- Keep your site fully up-to-date with all updates available. Even if it's not a security update, it's much better to be caught up if a new security update comes out -- your site is far less likely to break.
- Take a nightly snapshot of your database, and store on the same server for a few days to a week. This generally involves a script you need to set up yourself.
- Take a nightly snapshot of the entire server, and keep several days worth of snapshots at the same datacenter as your web server. If your server is a VPS, most VPS hosts provide an automated backup system to do this -- make sure you're using it.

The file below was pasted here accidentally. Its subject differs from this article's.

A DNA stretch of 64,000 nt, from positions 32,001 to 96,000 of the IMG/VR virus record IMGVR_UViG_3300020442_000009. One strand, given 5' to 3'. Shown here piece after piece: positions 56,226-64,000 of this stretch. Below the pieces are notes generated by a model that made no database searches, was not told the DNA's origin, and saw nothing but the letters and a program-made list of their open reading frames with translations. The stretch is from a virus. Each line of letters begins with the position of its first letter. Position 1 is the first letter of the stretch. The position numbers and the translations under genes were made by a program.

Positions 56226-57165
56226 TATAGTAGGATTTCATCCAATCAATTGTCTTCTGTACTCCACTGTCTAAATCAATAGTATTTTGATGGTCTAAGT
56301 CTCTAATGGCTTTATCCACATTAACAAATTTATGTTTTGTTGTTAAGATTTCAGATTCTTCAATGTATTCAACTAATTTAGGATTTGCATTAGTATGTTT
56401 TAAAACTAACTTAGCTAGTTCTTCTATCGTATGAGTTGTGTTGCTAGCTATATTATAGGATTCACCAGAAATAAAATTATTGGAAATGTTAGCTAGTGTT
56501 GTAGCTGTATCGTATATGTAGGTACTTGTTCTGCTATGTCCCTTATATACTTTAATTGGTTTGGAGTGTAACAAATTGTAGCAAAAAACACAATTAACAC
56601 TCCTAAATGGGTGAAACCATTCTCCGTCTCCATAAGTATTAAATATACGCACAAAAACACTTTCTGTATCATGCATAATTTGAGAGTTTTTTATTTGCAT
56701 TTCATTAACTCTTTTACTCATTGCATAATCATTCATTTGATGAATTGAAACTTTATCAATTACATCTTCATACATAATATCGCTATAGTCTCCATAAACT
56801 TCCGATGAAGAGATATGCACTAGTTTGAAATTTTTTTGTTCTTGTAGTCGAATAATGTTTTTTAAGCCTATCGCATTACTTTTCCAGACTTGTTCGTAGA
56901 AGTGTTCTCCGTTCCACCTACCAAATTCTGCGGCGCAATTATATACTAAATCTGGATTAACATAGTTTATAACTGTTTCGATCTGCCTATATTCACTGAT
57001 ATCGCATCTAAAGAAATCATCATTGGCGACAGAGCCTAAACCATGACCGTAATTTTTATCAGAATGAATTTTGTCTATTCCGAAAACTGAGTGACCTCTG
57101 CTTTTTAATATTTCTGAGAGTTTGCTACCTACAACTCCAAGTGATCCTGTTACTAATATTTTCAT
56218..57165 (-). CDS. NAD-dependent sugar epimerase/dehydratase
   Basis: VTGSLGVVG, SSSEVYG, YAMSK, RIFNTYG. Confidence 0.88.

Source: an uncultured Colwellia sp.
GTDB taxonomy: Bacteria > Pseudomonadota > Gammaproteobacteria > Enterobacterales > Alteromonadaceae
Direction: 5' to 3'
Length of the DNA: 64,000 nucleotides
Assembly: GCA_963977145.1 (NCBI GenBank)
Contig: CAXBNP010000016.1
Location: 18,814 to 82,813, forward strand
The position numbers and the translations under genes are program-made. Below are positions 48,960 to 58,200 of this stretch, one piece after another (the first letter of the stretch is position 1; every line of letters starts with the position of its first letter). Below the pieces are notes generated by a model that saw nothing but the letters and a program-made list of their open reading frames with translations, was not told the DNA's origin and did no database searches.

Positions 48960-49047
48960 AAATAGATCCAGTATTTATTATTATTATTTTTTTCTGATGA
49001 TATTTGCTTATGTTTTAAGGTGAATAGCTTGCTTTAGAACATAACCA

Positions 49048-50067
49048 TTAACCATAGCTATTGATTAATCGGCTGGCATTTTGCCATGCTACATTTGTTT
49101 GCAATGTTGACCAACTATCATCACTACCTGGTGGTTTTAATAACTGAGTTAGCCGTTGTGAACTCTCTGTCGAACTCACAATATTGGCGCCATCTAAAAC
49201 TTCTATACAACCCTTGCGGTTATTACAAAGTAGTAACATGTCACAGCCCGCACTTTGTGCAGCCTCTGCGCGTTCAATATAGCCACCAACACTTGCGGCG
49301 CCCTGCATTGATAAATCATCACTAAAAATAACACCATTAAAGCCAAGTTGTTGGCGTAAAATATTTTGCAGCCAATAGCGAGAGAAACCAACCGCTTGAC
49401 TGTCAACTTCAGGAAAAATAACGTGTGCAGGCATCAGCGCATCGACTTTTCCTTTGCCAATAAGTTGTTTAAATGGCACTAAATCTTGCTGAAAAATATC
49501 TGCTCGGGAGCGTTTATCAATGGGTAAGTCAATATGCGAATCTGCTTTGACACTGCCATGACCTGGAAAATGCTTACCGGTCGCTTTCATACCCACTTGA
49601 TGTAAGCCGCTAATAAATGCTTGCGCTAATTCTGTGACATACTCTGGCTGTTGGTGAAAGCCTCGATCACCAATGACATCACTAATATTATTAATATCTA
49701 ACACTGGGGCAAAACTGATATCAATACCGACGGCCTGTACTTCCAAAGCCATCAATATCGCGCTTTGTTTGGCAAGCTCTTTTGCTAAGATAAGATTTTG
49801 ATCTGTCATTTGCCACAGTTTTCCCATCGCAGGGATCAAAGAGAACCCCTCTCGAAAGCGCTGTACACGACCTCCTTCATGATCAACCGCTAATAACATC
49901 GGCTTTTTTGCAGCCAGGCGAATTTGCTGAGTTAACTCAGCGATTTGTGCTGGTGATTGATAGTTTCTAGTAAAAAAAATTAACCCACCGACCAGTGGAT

- Once a day, back up your site, assets, and database dumps to some entirely different service. This protects you from risk associated with the primary host -- if they evaporate entirely, you don't lose everything.
- Use a historical backup rotation system that keeps selected snapshots around for weeks, months, even a year or more. You would be surprised how often this proves useful.
Ok, John. Got it. You really expect me to do all of that? I don't know how to do all of that! I don't have time to do all of that!
Introducing the Freelock Protection Plan